Everyone on the trail wants to have a good time and make memories in the bold north’s crisp clean air. Whether that’s biking, hiking snowboarding, skiing, riding a snowmobile, or snowshoeing, these are all valid activities. At the end of the day, for everyone to have a good time, you need to share the trail. These rules below not only keep everyone free from harm, but it also keeps it comfortable and fun for everyone.

Fat Bike Etiquette – Being Polite and Respecting All Users of the Trail

Yield to all other users of the trail when riding. This includes hikers and especially skiers since they do not have brakes to stop when traveling. Be constantly aware of your surroundings for who and what is around you. Everyone is trying to enjoy the outdoors. When on your Fatty:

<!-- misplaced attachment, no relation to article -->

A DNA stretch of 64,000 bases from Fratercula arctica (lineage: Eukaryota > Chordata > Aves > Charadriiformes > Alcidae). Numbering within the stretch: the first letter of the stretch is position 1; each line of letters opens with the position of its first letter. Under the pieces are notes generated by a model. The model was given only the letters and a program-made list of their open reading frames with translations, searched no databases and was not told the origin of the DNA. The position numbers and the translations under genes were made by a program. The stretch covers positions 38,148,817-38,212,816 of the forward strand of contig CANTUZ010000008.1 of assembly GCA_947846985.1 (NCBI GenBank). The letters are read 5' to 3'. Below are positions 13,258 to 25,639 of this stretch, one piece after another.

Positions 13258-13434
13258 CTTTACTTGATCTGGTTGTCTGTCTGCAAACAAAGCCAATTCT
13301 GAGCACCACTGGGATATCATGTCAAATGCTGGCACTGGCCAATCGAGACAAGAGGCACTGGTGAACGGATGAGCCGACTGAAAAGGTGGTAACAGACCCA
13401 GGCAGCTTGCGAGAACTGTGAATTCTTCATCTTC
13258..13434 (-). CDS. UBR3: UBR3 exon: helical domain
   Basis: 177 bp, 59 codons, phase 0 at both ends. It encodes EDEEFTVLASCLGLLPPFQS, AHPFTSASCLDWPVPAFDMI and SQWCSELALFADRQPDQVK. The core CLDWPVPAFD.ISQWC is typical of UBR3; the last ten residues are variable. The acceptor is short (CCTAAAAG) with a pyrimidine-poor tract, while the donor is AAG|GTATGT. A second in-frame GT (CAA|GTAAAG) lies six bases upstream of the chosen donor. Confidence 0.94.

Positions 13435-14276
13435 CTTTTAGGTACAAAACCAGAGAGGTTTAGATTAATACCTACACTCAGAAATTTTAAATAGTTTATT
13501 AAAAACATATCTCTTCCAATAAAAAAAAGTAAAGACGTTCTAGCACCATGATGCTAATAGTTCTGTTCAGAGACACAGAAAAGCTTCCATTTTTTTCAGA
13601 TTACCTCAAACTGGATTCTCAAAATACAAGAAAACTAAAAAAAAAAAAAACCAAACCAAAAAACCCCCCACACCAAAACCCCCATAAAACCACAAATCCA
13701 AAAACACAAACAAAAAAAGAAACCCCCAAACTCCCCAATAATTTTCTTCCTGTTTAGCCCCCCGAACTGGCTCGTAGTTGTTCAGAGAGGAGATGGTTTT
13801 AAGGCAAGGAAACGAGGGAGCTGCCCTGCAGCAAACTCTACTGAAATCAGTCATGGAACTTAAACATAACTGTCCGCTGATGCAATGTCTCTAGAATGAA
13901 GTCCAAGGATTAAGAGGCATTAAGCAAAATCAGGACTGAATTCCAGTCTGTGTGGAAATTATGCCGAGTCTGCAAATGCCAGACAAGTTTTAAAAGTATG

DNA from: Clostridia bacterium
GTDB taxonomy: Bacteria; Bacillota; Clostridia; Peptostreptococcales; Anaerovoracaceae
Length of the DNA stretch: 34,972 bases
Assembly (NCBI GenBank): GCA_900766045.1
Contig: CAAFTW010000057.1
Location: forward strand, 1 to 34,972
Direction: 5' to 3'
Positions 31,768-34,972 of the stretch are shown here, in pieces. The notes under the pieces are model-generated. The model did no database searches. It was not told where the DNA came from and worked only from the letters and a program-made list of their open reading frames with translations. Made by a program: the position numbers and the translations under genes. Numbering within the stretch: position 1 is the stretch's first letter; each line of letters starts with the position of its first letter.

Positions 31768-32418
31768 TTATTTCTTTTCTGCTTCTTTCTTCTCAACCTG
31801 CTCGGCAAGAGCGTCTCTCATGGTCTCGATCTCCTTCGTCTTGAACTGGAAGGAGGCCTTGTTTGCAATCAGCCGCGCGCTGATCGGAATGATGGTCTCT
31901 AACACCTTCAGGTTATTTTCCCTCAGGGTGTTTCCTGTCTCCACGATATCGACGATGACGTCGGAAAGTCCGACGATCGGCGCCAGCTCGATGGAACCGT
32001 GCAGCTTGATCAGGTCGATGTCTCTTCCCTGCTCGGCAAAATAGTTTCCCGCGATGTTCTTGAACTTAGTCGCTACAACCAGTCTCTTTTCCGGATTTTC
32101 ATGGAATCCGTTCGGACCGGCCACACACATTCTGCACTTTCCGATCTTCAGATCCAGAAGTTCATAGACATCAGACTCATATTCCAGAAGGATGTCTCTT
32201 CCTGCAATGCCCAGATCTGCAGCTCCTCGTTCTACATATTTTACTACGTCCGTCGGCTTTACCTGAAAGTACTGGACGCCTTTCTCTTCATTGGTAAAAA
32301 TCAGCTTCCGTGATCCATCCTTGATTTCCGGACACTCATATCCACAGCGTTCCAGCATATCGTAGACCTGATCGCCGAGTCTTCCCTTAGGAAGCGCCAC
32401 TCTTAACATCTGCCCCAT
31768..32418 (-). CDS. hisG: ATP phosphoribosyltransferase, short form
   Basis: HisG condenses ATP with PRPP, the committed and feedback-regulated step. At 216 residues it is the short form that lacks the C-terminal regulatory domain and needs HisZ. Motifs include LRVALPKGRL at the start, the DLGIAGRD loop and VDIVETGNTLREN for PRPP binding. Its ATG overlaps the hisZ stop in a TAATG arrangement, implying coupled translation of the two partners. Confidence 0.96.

1. Ride on the firmest part of the track to prevent making a deep rut in the trail. These cuts more than a few inches are difficult, if not impossible, to repair.
  2. Stay as far right as possible on the trail. This is so that skiers, snowmobiles, etc. can pass on the left.
  3. Do not ride on the Nordic trails or classic trails. These trails are specifically groomed and tires that go across or over them ruin the trails and can cause problems for those people using them. Being respectful and sharing the trail is important for the enjoyment of everyone.
  4. Respect any closures or alternative days where bikers or skiers specifically have the trail. This is also important because if the trail is closed no one will be looking out for you if you fall. Plus, other trails might be closed or have maintenance going on. This can cause problems if you’re there.
  5. Wear reflective clothing and use lights or blinkers. This helps signal to others where you are from a distance. Skiers and snowmobiles travel quickly and seeing you as far away as possible can help them change their route so there is no collision or problems that will arise.